By the way - a couple days before the last RPGuru resigned, he mentioned in the 'Quick 'n' Dirty Tidbits' section both my name (the Josh who requested, and the next day sent in, the Lodoss War RPG information) and another Josh. Was that you?

- Josh

Joshua: These spells, just like Cid, Masamune, the crystals, Ragnorok, etc. help thread the Final Fantasies together--otherwise they would be floating around with absolutely NOTHING to do with one another. I think the most Herculean piece of scholarship a person could attempt with this series--if possible (Andrew Vestal, you are our only hope)--is to find a definitive linearity between plots (not just parallelisms). If the games aren't serial stories, then how can they be grouped together? For publicity? Maybe. Because the composers, designers, and producers are the same for each game? Maybe. Regardless of the reason, I think elements that appear in each game like these spells justify the next final Fantasy as a legitimate sequel. The presence of Ultima helps you feel, despite all the vast changes in graphics and battle design, that you are in a Final Fantasy. Would it be Final Fantasy without the Cid stamp? Would it be a Joshua Reid column without a--DO'H! almost mentioned the critters.

Andrew Vestal, in case you don't know him, is a young student at Stanford who knows entirely too much about the Final Fantasy series. All RPGscholars must check out his "History of Final Fantasies" at

Yes, the other "Josh" was me. Actually it wasn't, I'm just joshin you, har har ( how many times, dear name-sharer, have you heard that joke? And every time they act like you haven't ever heard it before, like they just came up with something so original. But we Joshes know better).

Here's an ultimate example of contradiction--can you name this tune? "I'm you're only friend, I'm not your only friend, but I'm a little glowing friend, but really I'm not actually your friend but I am"

The Ultimate Question--Next to Life, the Universe, and Everything

Have you found this too? In Xenogears, whenever you hear that certain "dungeon" music or anything that hints at "dungeon time!", do you just want to scream? Xenogears rocks, but those dungeon parts SUCK! Especially when you don't know where to go at first and there are plenty of annoying enemies. Normally in an RPG, this would be accepted, but with the darn jump feature, you can fall off and have to do it all over. Xenogears is one of the best RPGs I've played, but sometimes I just want to bash the freakin' T.V. in.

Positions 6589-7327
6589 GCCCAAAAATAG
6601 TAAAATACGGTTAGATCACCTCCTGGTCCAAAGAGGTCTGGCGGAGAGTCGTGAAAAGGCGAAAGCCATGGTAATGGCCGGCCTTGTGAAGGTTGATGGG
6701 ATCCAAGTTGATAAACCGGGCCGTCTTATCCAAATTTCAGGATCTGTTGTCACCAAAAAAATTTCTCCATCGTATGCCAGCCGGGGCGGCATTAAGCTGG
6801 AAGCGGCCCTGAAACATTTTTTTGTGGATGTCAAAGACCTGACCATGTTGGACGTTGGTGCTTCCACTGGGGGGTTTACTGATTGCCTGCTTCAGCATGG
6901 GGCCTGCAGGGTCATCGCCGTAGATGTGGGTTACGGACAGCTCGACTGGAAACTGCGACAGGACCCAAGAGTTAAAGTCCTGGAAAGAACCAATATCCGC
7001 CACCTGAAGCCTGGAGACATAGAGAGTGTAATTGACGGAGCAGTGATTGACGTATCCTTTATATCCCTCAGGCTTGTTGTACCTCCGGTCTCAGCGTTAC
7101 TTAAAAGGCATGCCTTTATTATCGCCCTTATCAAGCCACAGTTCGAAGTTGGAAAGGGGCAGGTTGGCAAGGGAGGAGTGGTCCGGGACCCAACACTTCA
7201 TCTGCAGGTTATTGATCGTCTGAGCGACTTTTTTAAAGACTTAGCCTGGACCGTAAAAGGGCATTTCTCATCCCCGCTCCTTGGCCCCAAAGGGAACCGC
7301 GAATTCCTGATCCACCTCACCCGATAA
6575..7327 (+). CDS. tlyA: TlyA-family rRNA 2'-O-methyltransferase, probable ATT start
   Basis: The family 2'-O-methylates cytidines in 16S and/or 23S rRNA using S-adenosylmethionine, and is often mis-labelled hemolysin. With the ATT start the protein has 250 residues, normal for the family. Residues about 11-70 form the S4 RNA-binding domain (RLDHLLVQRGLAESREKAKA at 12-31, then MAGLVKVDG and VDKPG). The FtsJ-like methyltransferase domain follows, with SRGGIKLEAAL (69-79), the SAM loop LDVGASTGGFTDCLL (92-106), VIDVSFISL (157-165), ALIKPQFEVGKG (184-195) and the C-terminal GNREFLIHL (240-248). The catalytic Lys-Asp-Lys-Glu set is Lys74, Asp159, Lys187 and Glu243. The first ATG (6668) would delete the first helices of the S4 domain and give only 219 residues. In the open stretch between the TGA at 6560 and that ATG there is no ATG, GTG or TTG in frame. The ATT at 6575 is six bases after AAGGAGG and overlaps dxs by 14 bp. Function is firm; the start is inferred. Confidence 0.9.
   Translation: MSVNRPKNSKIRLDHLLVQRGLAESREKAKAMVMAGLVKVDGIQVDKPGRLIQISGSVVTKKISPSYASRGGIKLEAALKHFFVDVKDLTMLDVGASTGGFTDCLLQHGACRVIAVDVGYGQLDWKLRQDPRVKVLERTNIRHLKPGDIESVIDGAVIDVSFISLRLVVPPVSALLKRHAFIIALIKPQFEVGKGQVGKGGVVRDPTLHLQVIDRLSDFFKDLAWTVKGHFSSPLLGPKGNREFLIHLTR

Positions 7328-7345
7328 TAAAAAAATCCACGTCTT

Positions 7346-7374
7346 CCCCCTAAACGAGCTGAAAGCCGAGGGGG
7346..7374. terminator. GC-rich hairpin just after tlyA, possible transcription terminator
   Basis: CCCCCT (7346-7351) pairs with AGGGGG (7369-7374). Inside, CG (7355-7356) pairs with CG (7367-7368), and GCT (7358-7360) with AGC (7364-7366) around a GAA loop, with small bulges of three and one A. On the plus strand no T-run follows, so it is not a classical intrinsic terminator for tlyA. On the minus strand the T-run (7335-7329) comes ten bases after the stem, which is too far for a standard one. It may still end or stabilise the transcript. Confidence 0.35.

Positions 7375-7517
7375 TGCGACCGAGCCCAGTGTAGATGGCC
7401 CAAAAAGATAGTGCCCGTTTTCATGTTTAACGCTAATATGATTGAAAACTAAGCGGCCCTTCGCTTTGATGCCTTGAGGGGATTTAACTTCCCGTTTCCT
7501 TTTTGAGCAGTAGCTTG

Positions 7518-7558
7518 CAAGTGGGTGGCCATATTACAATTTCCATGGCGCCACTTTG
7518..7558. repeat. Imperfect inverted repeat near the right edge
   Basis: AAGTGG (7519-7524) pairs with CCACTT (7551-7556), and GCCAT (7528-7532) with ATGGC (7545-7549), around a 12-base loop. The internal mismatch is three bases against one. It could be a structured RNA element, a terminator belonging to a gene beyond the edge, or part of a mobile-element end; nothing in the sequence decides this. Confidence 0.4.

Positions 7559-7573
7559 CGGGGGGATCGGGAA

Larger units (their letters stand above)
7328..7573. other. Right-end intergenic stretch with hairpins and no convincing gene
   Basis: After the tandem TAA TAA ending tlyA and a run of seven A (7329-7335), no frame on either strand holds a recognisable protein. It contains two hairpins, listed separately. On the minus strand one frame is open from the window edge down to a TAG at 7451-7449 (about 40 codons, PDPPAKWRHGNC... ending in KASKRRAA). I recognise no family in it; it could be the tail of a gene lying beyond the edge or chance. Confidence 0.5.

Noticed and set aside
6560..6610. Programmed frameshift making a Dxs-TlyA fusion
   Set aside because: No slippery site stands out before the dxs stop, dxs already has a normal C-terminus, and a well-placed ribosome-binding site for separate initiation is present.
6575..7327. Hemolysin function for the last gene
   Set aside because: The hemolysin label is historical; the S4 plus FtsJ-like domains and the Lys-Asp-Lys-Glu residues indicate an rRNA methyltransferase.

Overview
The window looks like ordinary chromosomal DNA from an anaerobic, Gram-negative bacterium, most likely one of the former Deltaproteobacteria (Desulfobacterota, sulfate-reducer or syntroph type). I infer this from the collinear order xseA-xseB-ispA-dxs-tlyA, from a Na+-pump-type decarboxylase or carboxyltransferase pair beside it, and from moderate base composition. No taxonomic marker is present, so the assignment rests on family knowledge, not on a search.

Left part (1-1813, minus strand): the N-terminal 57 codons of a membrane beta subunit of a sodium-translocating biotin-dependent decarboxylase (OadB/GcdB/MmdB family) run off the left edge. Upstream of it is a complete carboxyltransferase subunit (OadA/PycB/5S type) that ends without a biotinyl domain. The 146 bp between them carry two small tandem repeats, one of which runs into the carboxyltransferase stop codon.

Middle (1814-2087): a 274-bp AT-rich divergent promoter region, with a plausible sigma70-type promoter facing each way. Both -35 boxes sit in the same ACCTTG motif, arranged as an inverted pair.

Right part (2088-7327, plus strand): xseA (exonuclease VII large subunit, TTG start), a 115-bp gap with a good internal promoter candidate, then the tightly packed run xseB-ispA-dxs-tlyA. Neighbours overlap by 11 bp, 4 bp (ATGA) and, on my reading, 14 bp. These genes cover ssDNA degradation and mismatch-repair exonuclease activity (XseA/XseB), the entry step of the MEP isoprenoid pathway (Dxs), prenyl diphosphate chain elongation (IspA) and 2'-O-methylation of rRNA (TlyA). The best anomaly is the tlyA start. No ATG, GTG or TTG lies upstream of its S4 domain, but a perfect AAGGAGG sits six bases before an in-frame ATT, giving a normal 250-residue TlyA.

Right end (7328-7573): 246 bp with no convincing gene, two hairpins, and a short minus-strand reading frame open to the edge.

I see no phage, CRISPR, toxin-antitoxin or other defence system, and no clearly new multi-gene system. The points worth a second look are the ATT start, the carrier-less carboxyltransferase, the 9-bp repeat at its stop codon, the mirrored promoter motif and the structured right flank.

Not just in XG, but all RPGs. What is the point of those stupid "dungeons"? To build levels? Especially in Xenogears or FFVII where the story is so cool you just want to learn more, not fight the same guys over & over.

[due to C content, the P.S. was removed]

-Jon A.

Joshua: Why are we here? What is reality? Who is God? Why do RPGs have dungeon crawls? What purpose do they serve? Why do designers place those annoying pointless puzzles that do not further the plot in the least, but further your frustration instead? Jon, you have just added another unanswerable question to a heap of unfathomables that will burden you until the rest of your days until you free yourself with this wonderful counter question: Why ask Why? No, I'm not talking about a beer, ladies and gentlemen, I'm saying: That's just the way it is, some things will never change (can you name that tune too, music buffs?).

But if I HAD to come up with some kind of an answer, I'd say, like you pointed out Jon, that leveling up is part of it, and that the dungeon, since D&D and Dragon Warrior, is a traditional emblem of adventure, questing, and complete bewilderment--essential foundations for all pure-blood RPGs.

JOSH'S RPG DESIGN POINTER: Here's one way to alleviate monotony in dungeons--instead of making it just goal orientated (Get to the end, fight the boss, earn the plot) intertwine the dungeon with the plot. Intersperse story hooks, side quests, slight revelations to build up to a climax, and other bewitching strategies within the dungeon to spice things up, and keep the player on their toes. If the player feels like a dungeon is just a place he needs to trudge through to get from Plot Point A to Plot Point B, then the crawl becomes a drawl.

Xenogears Spoiler. If you don't like dungeons, you'll love the second disc.

Don't play Heart of Darkness.

Simply Gratuitous

I've been reading RPGamer's letters section for many months now, and I just have to say that you are the best letter-answer guy yet. That interview with Cecil was great! I thought it was imaginative and downright hilarious. I certainly would have no objections to future installments of the RPG interview series, and no matter who you decide to talk with next, it will no doubt be entertaining (no pressure now). Anyway, keep up the fantastic work, it's a pleasure to read your column everyday. Thanks.


Joshua: Roogna, your check is in the mail.

The Namingway

I have been wondering for some time why RPG characters have last names, yet they are never referred to within the game. For instance all the odd names from FFIV, which I have never seen Square use. Are they net culture? I mean come on, Cecil Harvey?? Of course, there are plenty of other examples - FFVII's Cloud Strife is always just "Cloud," and Aeris is, at most, "Ms. Aeris." If the last names are mentioned it's at the ends of the games, as in Breath of Fire II or FFVI.